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What Savvy Investors Can Learn From Their Cats Thumbnail

What Savvy Investors Can Learn From Their Cats

While the common house cat might not be your first pick when thinking of animals to model your financial planning and investment styles after, your favorite furry friend has several qualities that might be beneficial to your finances.

Two of Open Window's Feline Friends: Michael Scott and Andy Dufresne

Conserve Your Energy

While many human beings need 6-8 hours of shuteye per night, anyone living with a cat knows that this is amateur hour. A cat will sleep as much as half the day away, or more.

While you probably can't get away with sleeping that much (and good for you, if you can), the more important lesson is that you don't need to spend your energy chasing every trend or hot financial tip. It can be a warm, comfortable feeling to have a financial strategy that allows you to relax and only take on the critical information. 

Here are six critical pieces of information that we're sharing with clients. 

Choose Your People Carefully

While your cat might be a sweetheart, you've probably run into a cat or two who weren't all that friendly. Cats are selective about the humans they befriend. They want someone who feeds them regularly, gives them a warm and comfortable home and lets them have their privacy.

Your financial professional should be able to provide a similar balance, with an element of comfort and delegated control. For that reason, it's worth selecting them carefully and spending time thinking about how they can serve you best. While the objective is to assist you in meeting your financial goals, they are also there to protect you from danger—in cat terms, that might be guiding you away from investments that might figuratively trap you behind the refrigerator or a closed door.

Read our White Paper: Why Hire a Financial Partner (and consider our collected thoughts on Advisor Selection).

Not ready to engage an advisor? Here are our preferred solutions. 

Enjoy a Diverse Diet

Cats are natural hunters. Left on their own, they seek out a variety of food. While cats are carnivores, it's not unusual for them to prefer specific foods and cycle them through from time to time. 

Eating and investing are two very different activities, but diversity can be an excellent strategy for both. While there are a variety of investment avenues, most share the foundational wisdom of not placing all of your eggs in one basket--called diversification.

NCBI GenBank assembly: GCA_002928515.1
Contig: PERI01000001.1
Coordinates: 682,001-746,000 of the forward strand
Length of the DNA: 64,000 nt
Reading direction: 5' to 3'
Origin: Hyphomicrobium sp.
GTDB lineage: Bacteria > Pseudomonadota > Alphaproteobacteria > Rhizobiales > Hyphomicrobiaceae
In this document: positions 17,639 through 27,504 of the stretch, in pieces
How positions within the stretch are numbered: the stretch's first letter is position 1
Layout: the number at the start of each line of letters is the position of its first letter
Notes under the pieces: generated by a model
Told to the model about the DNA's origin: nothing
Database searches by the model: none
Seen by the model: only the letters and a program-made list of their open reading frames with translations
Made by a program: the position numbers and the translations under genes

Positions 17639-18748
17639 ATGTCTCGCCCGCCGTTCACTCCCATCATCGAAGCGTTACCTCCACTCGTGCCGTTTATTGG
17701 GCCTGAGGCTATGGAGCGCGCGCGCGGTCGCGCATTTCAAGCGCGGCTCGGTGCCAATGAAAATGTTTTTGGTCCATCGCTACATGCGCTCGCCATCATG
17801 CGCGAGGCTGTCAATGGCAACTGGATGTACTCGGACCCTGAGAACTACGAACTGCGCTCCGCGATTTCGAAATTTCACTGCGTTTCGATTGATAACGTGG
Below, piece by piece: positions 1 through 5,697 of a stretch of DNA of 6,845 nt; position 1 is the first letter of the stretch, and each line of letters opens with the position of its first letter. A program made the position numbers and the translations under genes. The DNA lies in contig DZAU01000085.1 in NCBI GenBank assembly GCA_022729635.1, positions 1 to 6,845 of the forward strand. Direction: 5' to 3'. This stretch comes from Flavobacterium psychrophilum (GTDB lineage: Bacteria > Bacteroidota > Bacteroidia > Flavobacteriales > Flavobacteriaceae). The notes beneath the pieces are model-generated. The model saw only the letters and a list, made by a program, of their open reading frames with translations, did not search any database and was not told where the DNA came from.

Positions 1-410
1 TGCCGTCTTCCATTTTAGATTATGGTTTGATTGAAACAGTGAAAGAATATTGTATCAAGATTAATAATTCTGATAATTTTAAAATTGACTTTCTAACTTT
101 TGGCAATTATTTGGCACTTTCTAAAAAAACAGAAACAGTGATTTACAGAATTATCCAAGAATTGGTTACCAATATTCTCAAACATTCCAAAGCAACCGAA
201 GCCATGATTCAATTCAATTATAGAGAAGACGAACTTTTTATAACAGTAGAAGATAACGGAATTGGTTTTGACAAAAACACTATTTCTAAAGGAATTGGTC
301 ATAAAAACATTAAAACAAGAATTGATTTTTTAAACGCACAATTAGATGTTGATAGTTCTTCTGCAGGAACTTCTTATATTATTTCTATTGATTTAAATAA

Here are a few other bits of financial wisdom: The Investment Instructions in My Will.

Stay Focused

If you play with your cat, you've likely noticed that they possess incredibly sharp focus. When the catnip mouse bounces across the carpet or the red dot from your laser pointer dances across the wall, there's nothing that will distract their attention. 

It's a good idea to maintain a similar focus on your financial strategy. The distractions from this strategy might be bells and whistles from the news, opportunities that aren't all they seem, or your personal uncertainties and anxieties about finances and investing. Think of the objectives of your financial strategy as your red dot. Stay locked on with the same intensity as your pet.

Ask us to share our recent annual letter with you: Act, Don't React.

Look Before You Leap

From time to time, you need to make changes. When your cat needs a moment of privacy (usually for a nap), they may leap onto a high shelf or on top of a tall piece of furniture. Have you ever watched your cat think through such a leap? As amusing as it can be to witness, your cat is thinking it through carefully.

These times may arrive for your financial strategy, as well. Careful consideration before significant steps is always a good idea. It's not a time for a quick decision but a thoughtful examination of the situation and your objectives.

What can Open Window do for you? Read more here.

Keep Things Neat and Tidy!

Cats like things to be tidy; they bathe and groom themselves thoroughly. If you aren't taking care of their litter box, they get annoyed. While they don't have the civility or the thumbs to keep clean quite the way we do, it's still essential to them. 

It's essential, then, to treat your financial life with similar care. Sometimes things we try don't work out, like a small business or some other enterprise. When that happens, it's time to bury them in the sand. Or, more accurately, move on from what's not working onto something new. Even if there's no significant development that's obvious, there is a value from time to time in checking what's occurred versus what was expected. Schedule some time with us at www.openwindowFS.com/connection.

Are You on Track? Confidentially Check Here.

With that, it's time to thank our feline friends for lending a helping paw when considering our financial lives. They might appreciate an offering of a few kitty treats or maybe a new toy. Just be careful not to wake them from their all-important seventh nap of the afternoon.